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    The Today Sponge Coming (Back) Soon

    WebMD Health News

    July 13, 2001 (Washington) -- Is the Today sponge worthy of a comeback? Indeed, the female contraceptive made famous by Seinfeld'sElaine may be available again in the U.S -- and soon.

    Yes, you've heard that before, but this time, it appears closer than ever and could be available in as little as 90 days, the manufacturer tells WebMD.

    But if this proves to be another false alarm, women in search of a contraceptive other than the birth control pill do have some options, including a product that is very similar to the sponge.

    After a meeting with the FDA a few weeks ago, Allendale Pharmaceuticals, which has been trying to bring the Today sponge back to the market since it was withdrawn, is confident the agency will allow it on the market by the end of the year.

    Distribution in Canada could begin in the next three months, and U.S. distribution could begin by the end of the year, says Allendale CEO Gene Detroyer.

    The Today sponge, which was previously produced by American Home Products, was withdrawn in 1995 due to production problems at the manufacturing plant. The recall had nothing to do with the safety of the sponge itself.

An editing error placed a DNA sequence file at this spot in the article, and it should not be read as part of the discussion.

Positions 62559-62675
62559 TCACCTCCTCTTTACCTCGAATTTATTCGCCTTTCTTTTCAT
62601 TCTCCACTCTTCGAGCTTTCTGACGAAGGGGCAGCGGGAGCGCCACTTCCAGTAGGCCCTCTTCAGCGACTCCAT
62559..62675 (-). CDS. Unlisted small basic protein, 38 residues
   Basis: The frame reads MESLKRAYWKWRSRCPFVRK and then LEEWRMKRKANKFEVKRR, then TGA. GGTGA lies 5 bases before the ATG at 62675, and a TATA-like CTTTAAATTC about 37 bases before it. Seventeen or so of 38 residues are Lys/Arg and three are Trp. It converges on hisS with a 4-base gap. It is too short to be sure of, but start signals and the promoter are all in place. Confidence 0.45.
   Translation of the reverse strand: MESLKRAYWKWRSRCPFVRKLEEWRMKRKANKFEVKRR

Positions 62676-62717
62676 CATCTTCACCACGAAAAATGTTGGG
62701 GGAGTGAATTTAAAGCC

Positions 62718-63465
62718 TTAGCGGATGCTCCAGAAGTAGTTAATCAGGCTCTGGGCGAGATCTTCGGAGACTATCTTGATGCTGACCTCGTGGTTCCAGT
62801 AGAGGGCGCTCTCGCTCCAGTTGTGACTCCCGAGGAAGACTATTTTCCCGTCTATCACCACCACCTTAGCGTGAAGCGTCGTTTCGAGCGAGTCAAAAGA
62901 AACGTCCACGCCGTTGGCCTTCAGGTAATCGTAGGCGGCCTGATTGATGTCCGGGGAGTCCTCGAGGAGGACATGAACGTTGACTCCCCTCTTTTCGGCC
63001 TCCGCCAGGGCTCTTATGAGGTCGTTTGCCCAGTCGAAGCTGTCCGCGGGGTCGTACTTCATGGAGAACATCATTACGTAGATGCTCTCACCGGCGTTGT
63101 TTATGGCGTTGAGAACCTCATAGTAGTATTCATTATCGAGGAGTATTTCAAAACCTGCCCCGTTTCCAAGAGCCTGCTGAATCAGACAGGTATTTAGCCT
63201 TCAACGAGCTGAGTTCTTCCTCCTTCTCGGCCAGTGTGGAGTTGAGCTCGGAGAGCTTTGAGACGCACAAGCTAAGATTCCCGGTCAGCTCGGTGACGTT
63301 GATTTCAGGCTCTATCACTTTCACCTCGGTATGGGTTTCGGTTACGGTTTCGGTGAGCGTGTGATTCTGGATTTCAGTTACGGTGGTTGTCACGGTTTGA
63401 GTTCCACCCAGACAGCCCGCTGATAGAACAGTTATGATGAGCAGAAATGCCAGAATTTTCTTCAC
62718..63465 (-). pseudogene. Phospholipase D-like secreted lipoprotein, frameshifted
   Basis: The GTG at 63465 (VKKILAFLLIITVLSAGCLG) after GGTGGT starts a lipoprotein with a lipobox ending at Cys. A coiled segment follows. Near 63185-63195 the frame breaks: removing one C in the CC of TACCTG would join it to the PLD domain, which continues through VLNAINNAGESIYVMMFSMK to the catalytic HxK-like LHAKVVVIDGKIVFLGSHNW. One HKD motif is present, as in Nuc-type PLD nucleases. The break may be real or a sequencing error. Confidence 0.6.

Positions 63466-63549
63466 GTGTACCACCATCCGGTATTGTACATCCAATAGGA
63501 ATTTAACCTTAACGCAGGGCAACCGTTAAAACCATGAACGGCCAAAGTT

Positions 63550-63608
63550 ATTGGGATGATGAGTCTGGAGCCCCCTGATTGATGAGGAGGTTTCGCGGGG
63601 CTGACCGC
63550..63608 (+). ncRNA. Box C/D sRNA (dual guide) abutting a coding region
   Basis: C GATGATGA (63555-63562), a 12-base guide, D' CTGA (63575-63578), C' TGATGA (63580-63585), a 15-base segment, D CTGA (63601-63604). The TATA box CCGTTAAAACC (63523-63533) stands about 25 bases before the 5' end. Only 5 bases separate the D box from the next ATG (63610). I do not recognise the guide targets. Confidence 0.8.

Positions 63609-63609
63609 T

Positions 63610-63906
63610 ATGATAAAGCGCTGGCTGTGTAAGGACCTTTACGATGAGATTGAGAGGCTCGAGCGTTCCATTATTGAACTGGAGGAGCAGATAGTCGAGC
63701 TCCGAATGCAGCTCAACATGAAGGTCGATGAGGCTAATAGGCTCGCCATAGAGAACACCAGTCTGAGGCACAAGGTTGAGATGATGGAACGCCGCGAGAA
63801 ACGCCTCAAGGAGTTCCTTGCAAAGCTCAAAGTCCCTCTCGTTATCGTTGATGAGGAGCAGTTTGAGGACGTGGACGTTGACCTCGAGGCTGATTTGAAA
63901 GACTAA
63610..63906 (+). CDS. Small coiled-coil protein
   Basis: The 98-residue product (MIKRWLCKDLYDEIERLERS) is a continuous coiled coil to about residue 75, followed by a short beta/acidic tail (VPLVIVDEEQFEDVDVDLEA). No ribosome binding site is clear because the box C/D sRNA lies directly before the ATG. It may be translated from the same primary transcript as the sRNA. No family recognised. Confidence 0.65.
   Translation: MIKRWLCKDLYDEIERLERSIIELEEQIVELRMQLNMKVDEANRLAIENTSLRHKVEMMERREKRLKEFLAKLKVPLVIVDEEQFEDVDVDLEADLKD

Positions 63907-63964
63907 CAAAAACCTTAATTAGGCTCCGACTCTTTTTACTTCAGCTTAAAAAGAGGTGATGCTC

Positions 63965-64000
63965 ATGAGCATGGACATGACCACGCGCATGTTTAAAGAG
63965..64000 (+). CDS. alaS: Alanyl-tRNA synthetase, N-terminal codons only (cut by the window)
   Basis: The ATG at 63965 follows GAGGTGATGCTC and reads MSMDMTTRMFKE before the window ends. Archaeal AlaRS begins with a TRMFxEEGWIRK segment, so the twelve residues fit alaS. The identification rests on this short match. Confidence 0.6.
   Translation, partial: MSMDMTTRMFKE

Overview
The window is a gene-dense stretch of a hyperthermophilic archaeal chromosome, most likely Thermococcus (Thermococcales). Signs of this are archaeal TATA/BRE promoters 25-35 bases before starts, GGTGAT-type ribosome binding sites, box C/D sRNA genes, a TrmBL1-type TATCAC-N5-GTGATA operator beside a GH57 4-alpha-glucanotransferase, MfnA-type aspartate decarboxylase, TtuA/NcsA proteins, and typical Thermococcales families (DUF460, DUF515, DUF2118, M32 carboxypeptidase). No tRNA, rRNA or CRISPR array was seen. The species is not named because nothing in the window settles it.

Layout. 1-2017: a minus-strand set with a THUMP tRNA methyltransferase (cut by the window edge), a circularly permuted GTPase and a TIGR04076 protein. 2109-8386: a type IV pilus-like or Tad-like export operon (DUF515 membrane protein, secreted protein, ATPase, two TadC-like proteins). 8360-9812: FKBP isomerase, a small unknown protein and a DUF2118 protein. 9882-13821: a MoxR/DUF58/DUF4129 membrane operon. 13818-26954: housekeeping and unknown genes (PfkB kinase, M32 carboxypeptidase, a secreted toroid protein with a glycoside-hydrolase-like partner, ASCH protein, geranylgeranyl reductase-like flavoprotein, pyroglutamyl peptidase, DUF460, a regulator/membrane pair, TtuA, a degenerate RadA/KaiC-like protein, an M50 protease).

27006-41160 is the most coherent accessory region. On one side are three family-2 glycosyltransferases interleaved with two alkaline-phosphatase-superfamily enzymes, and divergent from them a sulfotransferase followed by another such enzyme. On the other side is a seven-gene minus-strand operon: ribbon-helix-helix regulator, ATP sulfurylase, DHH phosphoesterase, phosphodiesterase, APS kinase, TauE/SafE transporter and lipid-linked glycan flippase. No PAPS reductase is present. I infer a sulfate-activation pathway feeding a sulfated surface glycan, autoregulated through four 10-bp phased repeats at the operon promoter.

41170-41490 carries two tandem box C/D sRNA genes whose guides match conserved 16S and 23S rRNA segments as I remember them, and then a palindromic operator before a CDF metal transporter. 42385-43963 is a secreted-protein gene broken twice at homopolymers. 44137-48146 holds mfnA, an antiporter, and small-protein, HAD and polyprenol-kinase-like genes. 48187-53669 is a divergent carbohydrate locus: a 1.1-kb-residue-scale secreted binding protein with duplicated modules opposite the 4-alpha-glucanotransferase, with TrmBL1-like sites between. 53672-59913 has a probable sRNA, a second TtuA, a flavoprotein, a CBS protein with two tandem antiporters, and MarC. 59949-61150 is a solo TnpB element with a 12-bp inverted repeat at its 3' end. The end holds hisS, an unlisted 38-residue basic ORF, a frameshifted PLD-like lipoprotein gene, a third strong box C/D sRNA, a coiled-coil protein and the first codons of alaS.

"Basically, everything is ready to go," Detroyer says. But the company still has to satisfy the FDA's concerns about some technical manufacturing details. "We won't know exactly until they give us some guidance," he says.

    In the meantime, women have several alternatives. Protectaid, a product that is very similar to the sponge, is available in Canada and can be ordered over the Internet.

    Protectaid can be used for only 12 hours, however, whereas the Today sponge can be left in place for 30 hours. Another difference is that Protectaid has never been through U.S. clinical trials like the sponge has, so "its effectiveness is not really known," Detroyer says.

    This is an important point, because the two products work by different mechanisms. The Today sponge prevents pregnancy by delivering the sperm-killing compound nonoxynol-9 around the cervix. Protectaid, in contrast, uses nonoxynol-9 plus two other spermicides, benzalkonium chloride and sodium cholate.

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